His speech prompted confessions.

Don Schneider, president of the North American Division, rose and apologized for not speaking at the appropriate time regarding the change in the wording from should to shall. He told the audience that in North America there are conferences that have elected women as the executive secretary of the conference, a position that is often seen as the step before becoming president. That wording change just pinned a target on us, he said. “Don’t be surprised if you hear it has happened.”

Ricardo Graham, president of the Pacific Union, then went to the microphone. “I have the same confession to make as the previous speaker,” he said. “We have a female who is a conference executive secretary, and the time will come when she will be considered for president.” This is in our largest conference, he noted and the constituency has already voted not to have the union conference president preside at their constituency meeting.

As chair of the session Ted Wilson said that the document under discussion was the church manual, which is intended for use by local churches rather than conferences. He suggested that wording on conference presidents would need to be referred to committee for consideration in the working policy.

The next question from the floor was whether or not the pastor chosen for president had to be ordained or commissioned.

With that there was a motion to refer the item on conference presidents back to committee and the committee was notified that it would need to meet again at the end of the afternoon.

The lively exchanges of the afternoon were in contrast to the morning session in which the 2010 budget of $151 million had been approved with no questions asked, despite the fact that to balance the budget, the treasury department recommended taking $2.79 million from the working capital of past years. In his budget presentation, Undertreasurer Juan Prestol noted that treasury was anticipating tithe would be down, and that the budget numbers were based on using only 93% of allowable funds.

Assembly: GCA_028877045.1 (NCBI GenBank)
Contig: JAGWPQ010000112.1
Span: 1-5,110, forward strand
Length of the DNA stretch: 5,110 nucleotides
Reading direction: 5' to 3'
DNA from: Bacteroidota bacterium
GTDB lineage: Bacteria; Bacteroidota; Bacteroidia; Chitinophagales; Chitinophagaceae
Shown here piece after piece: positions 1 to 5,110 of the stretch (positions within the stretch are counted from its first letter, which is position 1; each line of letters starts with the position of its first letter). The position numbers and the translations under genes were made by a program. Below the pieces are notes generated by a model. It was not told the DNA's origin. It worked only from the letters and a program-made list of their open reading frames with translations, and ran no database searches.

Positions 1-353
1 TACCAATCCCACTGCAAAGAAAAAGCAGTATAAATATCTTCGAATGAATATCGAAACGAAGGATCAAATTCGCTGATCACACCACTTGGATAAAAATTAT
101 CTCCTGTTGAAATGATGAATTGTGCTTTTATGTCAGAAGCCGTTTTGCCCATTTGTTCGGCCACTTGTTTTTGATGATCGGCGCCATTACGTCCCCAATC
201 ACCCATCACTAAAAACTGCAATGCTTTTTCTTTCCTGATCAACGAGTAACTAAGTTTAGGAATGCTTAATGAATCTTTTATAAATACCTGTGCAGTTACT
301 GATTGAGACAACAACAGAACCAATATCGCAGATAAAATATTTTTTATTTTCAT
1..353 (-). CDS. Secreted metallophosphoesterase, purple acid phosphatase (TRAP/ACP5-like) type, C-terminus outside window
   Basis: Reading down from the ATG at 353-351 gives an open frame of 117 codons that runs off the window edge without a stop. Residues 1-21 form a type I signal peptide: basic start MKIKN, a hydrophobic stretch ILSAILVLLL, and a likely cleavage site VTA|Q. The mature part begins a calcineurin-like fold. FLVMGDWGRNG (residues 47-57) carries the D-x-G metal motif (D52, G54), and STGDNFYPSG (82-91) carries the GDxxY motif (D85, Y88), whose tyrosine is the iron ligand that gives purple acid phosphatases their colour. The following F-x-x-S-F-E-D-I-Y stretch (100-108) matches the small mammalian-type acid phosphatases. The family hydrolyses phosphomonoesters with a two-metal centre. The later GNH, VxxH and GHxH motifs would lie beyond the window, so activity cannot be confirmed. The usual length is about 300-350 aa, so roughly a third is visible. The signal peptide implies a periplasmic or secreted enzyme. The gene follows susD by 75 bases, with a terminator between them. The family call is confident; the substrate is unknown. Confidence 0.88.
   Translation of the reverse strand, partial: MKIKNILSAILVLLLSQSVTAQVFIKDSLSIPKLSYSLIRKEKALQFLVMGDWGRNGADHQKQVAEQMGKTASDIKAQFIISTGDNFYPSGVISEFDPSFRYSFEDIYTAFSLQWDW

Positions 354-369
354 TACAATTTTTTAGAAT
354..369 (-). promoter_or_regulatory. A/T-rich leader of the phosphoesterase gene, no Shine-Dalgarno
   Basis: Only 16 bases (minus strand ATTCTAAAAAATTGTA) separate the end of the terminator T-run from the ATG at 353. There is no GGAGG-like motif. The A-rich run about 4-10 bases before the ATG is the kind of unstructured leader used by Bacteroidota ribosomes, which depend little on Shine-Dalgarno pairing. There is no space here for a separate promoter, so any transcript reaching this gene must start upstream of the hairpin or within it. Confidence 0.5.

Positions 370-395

In other financial reports, General Conference Treasurer Robert Lemon said the extreme volatility in the financial markets over the past twelve months had an effect on tithe and offerings. “Worldwide tithe in 2008 was up 8.56% over 2007 and totaled US$1,934,565,008 as compared to US$1,780,527,081. Approximately 43% of that increase in the US dollar terms was due to the changes in the exchange rate from the weak US dollar during the first ten months of the year, but there were still increases in tithe in terms of local currency in most divisions.” However, he also reported that to date in 2009, tithe in the North American Division is down 3.0% and from the other divisions down 9.7%. In many of the divisions tithe is actually up in local currency, but because the U.S. dollar has strengthened compared to the same period last year, the amount received by the GC in US dollars is down.”

Regarding church investments, the majority of Church funds are invested in fixed income investments rather than equities. In the period of Jan. 1, 2008 through Aug. 31, 2009, there has been a net increase of $2.8 million on the approximately US$290 million of investments. That gain is approximately one-half percent per year—similar to what one would get from a savings account.

Those are the highlights of the second full day of Annual Council. There are two more days of meetings.